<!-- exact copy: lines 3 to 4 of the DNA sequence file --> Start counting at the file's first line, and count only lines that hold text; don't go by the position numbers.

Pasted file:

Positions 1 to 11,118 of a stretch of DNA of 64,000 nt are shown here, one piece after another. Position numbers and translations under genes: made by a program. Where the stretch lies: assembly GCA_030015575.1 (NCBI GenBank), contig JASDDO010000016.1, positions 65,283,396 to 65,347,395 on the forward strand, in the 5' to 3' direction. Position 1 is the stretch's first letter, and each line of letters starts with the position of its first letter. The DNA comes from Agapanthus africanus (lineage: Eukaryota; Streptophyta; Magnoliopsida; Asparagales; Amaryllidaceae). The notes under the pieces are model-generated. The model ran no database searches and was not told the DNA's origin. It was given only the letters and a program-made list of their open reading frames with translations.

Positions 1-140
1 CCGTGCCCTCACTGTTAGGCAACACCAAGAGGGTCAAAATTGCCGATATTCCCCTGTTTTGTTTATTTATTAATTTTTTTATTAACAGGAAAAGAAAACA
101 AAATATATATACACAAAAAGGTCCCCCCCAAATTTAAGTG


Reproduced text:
1 CCGTGCCCTCACTGTTAGGCAACACCAAGAGGGTCAAAATTGCCGATATTCCCCTGTTTTGTTTATTTATTAATTTTTTTATTAACAGGAAAAGAAAACA
101 AAATATATATACACAAAAAGGTCCCCCCCAAATTTAAGTG